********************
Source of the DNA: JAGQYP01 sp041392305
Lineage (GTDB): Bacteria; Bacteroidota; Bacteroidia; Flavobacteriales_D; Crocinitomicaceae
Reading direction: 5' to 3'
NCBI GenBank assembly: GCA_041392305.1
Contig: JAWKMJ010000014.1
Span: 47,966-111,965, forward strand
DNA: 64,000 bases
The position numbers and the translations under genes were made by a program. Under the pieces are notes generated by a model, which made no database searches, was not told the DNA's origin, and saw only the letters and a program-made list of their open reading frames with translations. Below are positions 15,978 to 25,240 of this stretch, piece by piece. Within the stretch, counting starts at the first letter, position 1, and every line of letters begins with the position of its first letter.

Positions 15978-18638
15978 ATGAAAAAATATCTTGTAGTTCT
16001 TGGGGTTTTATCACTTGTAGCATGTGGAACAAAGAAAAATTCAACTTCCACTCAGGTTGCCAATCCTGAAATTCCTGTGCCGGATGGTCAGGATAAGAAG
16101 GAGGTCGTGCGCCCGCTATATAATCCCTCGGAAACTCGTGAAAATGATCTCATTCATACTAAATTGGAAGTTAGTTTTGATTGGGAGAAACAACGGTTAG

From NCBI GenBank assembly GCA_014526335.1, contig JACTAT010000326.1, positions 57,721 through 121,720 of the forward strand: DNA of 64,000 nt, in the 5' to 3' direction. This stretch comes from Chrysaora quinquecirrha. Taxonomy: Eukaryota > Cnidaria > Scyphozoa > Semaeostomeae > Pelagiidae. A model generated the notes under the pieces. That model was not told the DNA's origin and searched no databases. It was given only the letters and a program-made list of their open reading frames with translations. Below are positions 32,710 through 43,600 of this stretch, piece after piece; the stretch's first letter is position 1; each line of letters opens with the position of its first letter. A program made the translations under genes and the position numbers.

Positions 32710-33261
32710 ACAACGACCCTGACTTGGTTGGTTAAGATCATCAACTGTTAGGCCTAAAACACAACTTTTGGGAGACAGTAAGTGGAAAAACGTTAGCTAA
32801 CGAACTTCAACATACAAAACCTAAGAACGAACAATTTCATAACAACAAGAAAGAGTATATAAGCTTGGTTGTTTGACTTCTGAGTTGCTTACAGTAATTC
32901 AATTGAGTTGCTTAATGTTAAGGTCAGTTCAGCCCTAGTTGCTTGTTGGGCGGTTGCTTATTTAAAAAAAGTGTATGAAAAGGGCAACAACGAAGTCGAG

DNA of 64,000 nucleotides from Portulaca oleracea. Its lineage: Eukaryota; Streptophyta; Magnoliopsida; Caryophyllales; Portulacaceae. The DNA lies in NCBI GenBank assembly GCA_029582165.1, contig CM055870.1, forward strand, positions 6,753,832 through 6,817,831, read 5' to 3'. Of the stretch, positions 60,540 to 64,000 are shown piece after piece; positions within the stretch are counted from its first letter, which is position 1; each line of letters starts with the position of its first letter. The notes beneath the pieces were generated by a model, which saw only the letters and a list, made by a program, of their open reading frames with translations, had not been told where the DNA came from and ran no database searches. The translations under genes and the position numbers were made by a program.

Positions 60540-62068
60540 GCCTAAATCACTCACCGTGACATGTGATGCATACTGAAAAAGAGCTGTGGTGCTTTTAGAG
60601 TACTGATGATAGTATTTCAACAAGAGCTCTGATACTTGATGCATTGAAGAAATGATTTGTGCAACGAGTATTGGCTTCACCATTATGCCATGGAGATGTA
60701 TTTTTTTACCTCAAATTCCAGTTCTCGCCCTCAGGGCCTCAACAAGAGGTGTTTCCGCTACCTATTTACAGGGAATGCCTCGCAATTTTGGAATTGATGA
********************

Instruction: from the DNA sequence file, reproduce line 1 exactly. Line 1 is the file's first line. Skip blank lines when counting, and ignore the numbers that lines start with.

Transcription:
Source of the DNA: JAGQYP01 sp041392305